BWW Reviews: CURTAINS at Irving Arts Center
Often, we enter the theatre hoping to be moved, inspired, or educated. Other times, we go simply for the entertainment, and why not? Over at the Irving Arts Center, Mainstage Irving-Las Colinas and their cast of CURTAINS offers exactly that: a fantastic night of pure fun!
CURTAINS is the 2007 award-winning Broadway musical written by Rupert Holmes (book), John Kander and Fred Ebb (music and lyrics). It is a musical within a musical (yes, you read that correctly) about the out-of-town tryout of the new show, Robbin' Hood. Set in Boston's Colonial Theatre, the show is struggling to find its feet, only to have the rug swept out from under the cast when their Diva-in-distress (spoiler alert!) literally takes her final curtain call. Days away from opening night, the show's director must recast the leading lady, restructure the failing show, and keep his team inspired - and alive - in order to make it to Broadway. Fortunately, the Lieutenant assigned to the case is a huge theatre enthusiast, with plenty of tips and tricks up his sleeve, as well as a strong motive for solving the murder and saving the show.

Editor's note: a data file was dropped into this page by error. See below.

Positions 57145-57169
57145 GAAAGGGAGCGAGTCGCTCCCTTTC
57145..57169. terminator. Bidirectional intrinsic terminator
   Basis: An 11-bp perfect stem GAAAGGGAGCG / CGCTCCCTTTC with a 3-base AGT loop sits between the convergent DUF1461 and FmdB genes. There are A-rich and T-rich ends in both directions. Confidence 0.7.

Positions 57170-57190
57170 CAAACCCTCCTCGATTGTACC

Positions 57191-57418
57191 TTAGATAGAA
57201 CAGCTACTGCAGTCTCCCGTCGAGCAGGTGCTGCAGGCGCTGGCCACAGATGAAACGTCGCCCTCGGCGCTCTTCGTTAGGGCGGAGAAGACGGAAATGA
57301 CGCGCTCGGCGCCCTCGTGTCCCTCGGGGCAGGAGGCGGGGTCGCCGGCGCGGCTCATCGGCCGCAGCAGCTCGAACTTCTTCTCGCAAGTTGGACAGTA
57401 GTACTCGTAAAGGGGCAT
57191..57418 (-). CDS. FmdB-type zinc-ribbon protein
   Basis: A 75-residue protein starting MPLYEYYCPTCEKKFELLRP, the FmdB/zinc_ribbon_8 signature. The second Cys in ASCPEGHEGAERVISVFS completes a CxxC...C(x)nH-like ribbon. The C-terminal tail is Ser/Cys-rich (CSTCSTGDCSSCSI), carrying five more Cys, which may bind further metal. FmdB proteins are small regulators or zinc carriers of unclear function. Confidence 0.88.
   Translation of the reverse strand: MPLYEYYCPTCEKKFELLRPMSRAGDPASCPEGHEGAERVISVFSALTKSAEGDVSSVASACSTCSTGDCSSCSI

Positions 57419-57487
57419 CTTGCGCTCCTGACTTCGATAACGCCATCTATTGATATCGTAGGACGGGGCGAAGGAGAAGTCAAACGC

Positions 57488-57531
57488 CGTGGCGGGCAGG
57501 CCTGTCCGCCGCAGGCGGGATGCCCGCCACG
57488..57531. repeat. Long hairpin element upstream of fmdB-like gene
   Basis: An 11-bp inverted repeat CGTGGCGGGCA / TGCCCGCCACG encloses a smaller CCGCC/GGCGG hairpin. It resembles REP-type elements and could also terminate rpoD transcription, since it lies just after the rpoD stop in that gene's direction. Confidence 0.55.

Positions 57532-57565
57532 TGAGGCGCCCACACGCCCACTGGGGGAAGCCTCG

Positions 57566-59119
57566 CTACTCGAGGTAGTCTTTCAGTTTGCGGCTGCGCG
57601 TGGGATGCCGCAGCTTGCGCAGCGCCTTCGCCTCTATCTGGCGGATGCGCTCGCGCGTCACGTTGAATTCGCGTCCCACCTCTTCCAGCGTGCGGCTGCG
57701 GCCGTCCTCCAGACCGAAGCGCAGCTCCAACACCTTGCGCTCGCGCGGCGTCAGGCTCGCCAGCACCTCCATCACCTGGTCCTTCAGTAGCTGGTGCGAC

But, just like fictional Robbin' Hood, CURTAINS almost never happened! The original book writer, Peter Stone, died in 2003, so Rupert Holmes was hired to complete it. Then, with Ebb's passing in 2004, Holmes and Kander spent several additional years completing the musical. It took a total of ten long years to raise the curtain (pun intended) on this show - but it was definitely worth the wait.
Here in Irving, director B.J. Cleveland has assembled a top-notch cast. As Georgia Hendricks, actress Ariana Movassagh dominates the stage, showing a true triple-threat performance as she grows from shy writer to scene stealer; the versatile Daron Corkerell adds warmth and depth to ingénue Niki Harris; Corey Whaley's humor and timing as Lieutenant Cioffi keep the audience roaring with laughter and applause; and Sara Shely-Martin's dead-pan humor and Ethel Merman-type voice are a perfect fit for the show-within-a-show's producer, Sidney Bernstein. With 25 talented "show people" among the cast, everyone at Irving Arts Center should be proud of this production.
In addition, choreographer Kelly McCain and musical director Scott Eckert put them to work with exciting musical numbers that fill the stage with energy and fun.
Head out to see CURTAINS before the curtains close for good! The farcical onstage action that accompanies this whodunit show will keep you laughing all night long. For more information, visit www.irvingartscenter.com.